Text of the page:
| COME TOGETHER: Narend Singh (left) with Kartar Lalvani
Such a long journey
If there is an extra spring this morning in the step of Narend Singh, a rising politician from South Africa, perhaps he can thank the UK's reigning 'Asian of the Year' Dr Kartar Lalvani for supplying him with the vitamin pills made by the latter's company, Vitabiotics.
Indians meet and become friends in funny ways. 'I was at the Swaminarayan Temple and he happened to be standing next to me,' recalled Kartar, who promptly invited Narend to a posh Asian function at a five-star Park Lane hotel.
Narend, who had come to attend the World Travel Market in London as minister for arts, culture and tourism for Kwazulu-Natal, then invited Kartar to a concert he was hosting at the Barbican to celebrate the 10th anniversary of South Africa's freedom.
After a hectic week in London, Narend was on his way back. 'As soon as I get off the plane in Durban, I'll be having lunch with Jagdish Tytler, India's minister for NRI affairs,' he said enthusiastically.
In today's world, where migration has rendered 'identity' such a complex question, Narend Singh, born in South Africa in 1954, is certain of his. He is the son of Tilokey Singh, who was born in South Africa in 1918 and who was himself the son of Bandasri Singh, who was born in the village of Besgaw in Gorakhpur in UP and arrived in South Africa looking for work in 1897.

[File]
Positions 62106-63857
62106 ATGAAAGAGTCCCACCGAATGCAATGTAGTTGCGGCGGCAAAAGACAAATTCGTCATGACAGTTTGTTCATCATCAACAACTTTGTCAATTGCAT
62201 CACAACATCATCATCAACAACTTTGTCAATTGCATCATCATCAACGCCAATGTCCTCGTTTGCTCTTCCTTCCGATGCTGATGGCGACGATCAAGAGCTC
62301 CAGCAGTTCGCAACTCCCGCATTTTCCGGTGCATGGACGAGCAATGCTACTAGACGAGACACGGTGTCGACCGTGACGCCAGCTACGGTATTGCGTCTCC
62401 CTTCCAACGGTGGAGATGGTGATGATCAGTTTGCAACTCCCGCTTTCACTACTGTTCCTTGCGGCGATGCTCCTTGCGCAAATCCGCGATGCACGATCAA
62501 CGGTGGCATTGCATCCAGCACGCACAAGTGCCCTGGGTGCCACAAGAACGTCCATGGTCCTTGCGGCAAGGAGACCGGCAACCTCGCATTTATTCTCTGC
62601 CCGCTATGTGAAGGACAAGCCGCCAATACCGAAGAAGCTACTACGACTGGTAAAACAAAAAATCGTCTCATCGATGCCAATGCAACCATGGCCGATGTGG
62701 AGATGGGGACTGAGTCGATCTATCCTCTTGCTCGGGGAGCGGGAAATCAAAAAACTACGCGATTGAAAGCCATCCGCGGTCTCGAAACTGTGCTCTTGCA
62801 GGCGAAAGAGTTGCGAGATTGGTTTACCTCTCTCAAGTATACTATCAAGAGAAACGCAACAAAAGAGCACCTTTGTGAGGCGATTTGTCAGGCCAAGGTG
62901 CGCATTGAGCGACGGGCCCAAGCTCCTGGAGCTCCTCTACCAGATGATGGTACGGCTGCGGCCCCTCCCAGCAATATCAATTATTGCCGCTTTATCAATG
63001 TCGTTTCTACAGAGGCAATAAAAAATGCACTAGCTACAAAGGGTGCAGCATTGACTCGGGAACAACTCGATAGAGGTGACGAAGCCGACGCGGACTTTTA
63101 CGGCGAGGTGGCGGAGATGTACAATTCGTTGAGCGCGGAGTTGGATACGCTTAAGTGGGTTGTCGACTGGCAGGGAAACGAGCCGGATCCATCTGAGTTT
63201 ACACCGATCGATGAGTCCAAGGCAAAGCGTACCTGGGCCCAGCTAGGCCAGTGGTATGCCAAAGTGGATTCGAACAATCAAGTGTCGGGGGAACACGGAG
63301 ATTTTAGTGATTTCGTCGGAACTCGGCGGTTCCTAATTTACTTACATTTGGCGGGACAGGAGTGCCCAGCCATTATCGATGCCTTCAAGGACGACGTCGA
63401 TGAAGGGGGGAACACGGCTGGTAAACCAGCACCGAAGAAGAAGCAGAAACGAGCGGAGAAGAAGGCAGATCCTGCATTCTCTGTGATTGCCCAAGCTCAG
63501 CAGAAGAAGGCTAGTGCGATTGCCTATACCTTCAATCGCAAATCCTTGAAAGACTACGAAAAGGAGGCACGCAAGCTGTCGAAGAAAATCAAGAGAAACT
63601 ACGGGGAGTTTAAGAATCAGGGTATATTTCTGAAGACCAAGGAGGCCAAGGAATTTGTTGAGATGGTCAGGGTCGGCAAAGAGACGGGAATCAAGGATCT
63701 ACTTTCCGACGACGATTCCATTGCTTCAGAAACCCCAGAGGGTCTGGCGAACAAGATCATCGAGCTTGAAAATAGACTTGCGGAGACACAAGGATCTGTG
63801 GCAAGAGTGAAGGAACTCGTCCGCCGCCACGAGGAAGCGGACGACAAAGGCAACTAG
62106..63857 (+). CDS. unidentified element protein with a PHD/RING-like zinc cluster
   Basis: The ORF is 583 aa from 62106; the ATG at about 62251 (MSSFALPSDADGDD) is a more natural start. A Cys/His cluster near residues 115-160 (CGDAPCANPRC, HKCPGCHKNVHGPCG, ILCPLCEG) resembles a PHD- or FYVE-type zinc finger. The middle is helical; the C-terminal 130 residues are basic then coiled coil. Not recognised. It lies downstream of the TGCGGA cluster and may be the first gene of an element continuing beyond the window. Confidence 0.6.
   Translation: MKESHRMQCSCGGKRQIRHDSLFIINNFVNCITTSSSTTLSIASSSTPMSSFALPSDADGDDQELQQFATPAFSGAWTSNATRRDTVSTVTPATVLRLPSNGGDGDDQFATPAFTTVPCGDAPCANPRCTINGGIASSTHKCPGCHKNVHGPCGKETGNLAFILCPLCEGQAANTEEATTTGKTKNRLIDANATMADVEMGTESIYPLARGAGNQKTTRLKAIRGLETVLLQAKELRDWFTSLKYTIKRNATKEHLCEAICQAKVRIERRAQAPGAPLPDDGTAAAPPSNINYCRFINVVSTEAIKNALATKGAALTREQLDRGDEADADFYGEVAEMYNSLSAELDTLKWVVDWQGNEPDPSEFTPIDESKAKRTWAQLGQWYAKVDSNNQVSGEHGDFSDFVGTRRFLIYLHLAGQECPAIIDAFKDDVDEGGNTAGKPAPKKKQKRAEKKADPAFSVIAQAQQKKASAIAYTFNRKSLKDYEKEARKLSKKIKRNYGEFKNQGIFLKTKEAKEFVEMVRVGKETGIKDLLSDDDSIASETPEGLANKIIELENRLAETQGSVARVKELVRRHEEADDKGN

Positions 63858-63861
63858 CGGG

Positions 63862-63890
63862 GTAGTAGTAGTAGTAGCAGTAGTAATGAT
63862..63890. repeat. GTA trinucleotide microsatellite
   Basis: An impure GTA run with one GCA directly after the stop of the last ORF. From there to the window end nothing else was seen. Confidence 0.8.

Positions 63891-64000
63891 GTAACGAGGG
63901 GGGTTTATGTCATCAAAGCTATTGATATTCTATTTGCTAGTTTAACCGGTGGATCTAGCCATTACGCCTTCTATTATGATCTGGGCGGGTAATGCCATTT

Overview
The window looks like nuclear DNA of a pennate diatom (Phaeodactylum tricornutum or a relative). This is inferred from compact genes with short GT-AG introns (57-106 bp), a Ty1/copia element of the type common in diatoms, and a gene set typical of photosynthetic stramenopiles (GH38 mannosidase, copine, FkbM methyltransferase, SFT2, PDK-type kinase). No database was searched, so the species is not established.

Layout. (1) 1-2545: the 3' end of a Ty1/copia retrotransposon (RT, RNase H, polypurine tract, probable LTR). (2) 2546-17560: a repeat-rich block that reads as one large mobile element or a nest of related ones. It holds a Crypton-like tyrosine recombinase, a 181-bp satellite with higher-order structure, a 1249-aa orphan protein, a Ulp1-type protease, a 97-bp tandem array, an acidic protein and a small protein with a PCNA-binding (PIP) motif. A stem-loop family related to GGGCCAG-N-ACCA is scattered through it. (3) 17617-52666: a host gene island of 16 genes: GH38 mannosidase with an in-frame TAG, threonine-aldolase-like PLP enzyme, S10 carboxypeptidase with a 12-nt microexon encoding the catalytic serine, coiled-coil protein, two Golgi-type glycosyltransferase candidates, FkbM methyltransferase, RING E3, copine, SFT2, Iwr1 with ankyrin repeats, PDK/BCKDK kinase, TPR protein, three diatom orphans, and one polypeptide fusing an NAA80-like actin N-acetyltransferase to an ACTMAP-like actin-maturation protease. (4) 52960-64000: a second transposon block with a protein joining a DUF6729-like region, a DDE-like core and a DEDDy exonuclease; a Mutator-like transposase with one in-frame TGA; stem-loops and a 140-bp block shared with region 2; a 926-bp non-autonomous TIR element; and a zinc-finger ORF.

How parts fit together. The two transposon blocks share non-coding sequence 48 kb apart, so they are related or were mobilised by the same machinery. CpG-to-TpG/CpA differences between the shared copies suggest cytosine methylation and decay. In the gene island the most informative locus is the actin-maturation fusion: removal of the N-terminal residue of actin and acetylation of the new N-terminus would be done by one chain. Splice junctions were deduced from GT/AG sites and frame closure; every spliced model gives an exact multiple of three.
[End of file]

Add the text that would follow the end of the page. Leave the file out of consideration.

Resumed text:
'I am a South African of Indian origin,' declared Narend, looking ever so smart in one of the three bandhgalas he had tailored in Mumbai on one of his six recent trips to India (he will be in Delhi again next year for the NRI meet).
'South Africa has 1.5 million people of Indian origin, of whom 9,00,000 are in Natal,' he pointed out. 'Even in the fourth and fifth generations, we will continue to have links with India at the level of culture, music and cuisine.'
India's solidarity with black South Africans during the anti-apartheid struggle today stands Indians in good stead as does the legacy of Mahatma Gandhi and his fight against the racist system of passes.
'In other countries, Indians have alienated themselves by putting themselves in a ghetto,' said Narend. 'But we are South African and we feel so much at home in South Africa.'
| CALL OF THE WILD: Harshad Patel (centre) with Andy and Rupali Varma
Out of Africa
At a charity dinner at the Portman Radisson last week, I made an ass of myself by waving ' while an auction was in full swing ' to Andy Varma, the chef who had offered to cook for eight people at the home of the winning bidder.
Lord (Jeffrey) Archer, the novelist who often acts as auctioneer at Indian charity functions with little asides ' 'Tendulkar is the best batsman in the world, if he isn't, Dravid is' ' immediately pounced on me with: 'I have 160 on the table here.'
I escaped because someone else won the bid at 170. Later, I told Andy that '160 for eight people would have been a bargain. On the previous day, at the Civil Aviation Authority hearing to decide how 21 extra flights to India would be carved up, Sir Richard Branson had boasted that Virgin first class served food from 'the best Indian restaurant' ' a reference to Andy's King's Road restaurant, Vama. Andy rolled his eyes as though he had bitten an unsuspected chilli: 'Not '160, you bid '1,600.'
All ended well for Archer raised '25,000 on behalf of Harshad C. Patel, the 70-year-old Kenya-born wildlife photographer, who set up the Vanishing Herd Foundation two years ago for Indian conservation.